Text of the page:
A college degree is necessary today for a good job and a good future, and yet the college application process is becoming more competitive and more complicated. How, then, can students who have fewer advantages and who come from lower income homes get the college counseling that private high school students and kids from affluent neighborhoods get? Their schools are understaffed, and they cannot afford to pay for private college counseling. Can students from poorer areas of our country get a fair chance to attend college?
It’s more and more likely that students coming from the right zip code will have an advantage in getting to college and having better futures. Students coming from poor urban and rural areas will not apply in the same numbers or have the same opportunities for college admission. In these poor zip code areas there are lower incomes, racial minorities, and more students who will be first in their families to go to college.
The average public high school has 450+ students per college counselor. This far outnumbers the recommended 250 students per high school guidance/college counselor. Compare this number, also, with the average private high school that has 5 times fewer students per college counselor.
How do we make getting into college more equitable for all students nationally? One thing is to have better training for public high school guidance counselors. Counselors in private high schools and college counseling businesses trail students who procrastinate and help them time manage, make calls to admissions officers, sponsor financial aid nights, have access to and know how to use college application software, and make sure to use their time to get to know their students personally in order to write better school recommendations for students. All high school counselors should be trained and know how to accomplish these assisting services.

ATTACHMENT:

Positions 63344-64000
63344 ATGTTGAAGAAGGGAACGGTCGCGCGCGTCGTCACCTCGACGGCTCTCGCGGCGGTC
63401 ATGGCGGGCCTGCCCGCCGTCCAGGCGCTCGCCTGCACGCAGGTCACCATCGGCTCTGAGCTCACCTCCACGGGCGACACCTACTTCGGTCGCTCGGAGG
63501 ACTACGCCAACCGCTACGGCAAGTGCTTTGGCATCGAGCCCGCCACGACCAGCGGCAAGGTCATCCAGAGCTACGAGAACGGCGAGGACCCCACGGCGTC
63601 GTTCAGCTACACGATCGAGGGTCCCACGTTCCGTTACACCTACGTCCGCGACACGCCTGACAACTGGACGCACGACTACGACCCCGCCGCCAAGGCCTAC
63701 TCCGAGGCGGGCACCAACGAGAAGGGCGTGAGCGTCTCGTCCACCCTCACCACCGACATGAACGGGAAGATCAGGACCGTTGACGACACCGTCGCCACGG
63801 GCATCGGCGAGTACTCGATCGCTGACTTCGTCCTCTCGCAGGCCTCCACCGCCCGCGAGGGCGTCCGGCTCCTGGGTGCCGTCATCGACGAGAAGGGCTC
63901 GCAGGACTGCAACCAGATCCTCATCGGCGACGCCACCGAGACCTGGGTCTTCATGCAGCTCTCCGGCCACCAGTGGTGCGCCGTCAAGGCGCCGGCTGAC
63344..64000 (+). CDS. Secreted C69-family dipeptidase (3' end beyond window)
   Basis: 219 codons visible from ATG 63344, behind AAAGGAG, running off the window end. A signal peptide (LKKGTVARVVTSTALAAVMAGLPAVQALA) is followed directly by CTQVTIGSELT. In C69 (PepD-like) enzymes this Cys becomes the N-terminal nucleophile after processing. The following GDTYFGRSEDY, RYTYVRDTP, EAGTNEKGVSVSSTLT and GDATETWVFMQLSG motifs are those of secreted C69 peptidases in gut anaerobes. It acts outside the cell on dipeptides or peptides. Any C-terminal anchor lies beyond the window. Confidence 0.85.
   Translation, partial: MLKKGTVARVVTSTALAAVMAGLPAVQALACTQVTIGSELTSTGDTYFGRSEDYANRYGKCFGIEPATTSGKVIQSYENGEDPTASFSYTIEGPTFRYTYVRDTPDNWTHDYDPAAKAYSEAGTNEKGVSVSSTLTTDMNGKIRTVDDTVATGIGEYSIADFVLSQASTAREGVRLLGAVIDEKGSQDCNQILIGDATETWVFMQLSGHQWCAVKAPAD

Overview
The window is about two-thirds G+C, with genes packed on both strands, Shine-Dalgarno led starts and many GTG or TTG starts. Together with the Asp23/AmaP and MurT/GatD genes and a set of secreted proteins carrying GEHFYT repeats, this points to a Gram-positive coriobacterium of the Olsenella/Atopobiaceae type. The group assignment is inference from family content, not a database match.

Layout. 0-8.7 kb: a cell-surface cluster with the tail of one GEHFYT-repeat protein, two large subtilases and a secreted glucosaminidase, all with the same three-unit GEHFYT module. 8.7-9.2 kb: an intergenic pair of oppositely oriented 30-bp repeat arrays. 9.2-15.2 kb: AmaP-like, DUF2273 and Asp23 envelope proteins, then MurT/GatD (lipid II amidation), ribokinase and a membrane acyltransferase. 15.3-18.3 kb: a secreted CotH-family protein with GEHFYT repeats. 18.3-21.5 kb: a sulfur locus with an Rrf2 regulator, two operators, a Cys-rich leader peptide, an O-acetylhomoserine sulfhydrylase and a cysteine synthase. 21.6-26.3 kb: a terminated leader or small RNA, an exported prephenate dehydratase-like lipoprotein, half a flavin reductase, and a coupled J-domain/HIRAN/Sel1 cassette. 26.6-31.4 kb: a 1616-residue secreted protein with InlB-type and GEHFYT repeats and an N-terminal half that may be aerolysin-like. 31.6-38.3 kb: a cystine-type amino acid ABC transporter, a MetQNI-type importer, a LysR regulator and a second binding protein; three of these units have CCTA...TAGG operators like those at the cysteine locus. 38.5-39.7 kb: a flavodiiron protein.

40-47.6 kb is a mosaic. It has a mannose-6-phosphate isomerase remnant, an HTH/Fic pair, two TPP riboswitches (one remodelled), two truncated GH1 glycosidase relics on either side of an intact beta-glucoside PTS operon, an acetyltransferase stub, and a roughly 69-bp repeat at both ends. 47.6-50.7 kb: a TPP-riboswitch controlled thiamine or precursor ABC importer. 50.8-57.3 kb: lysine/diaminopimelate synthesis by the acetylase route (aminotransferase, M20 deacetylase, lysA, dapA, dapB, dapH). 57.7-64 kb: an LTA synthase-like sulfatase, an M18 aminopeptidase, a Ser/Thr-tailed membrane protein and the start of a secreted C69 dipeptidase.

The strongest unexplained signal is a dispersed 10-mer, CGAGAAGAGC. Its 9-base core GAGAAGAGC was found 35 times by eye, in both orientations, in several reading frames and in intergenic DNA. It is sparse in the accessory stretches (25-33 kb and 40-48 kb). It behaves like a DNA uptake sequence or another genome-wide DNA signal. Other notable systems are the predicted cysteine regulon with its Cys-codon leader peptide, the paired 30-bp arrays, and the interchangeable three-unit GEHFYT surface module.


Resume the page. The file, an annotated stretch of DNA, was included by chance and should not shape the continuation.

Here are some other ideas for improving college counseling services for all students:
- Encourage states to sponsor policies to improve college counseling resources for all secondary schools.
- Find private funding in communities to create a volunteer corps of college coaches.
- Ask businesses to fund college visits for students who will be the first in their families to go to college.
The White House is also weighing in. Michelle Obama has started the Reach Higher Program that is sponsoring the Harvard Graduate School of Education to devise ways to improve college counseling.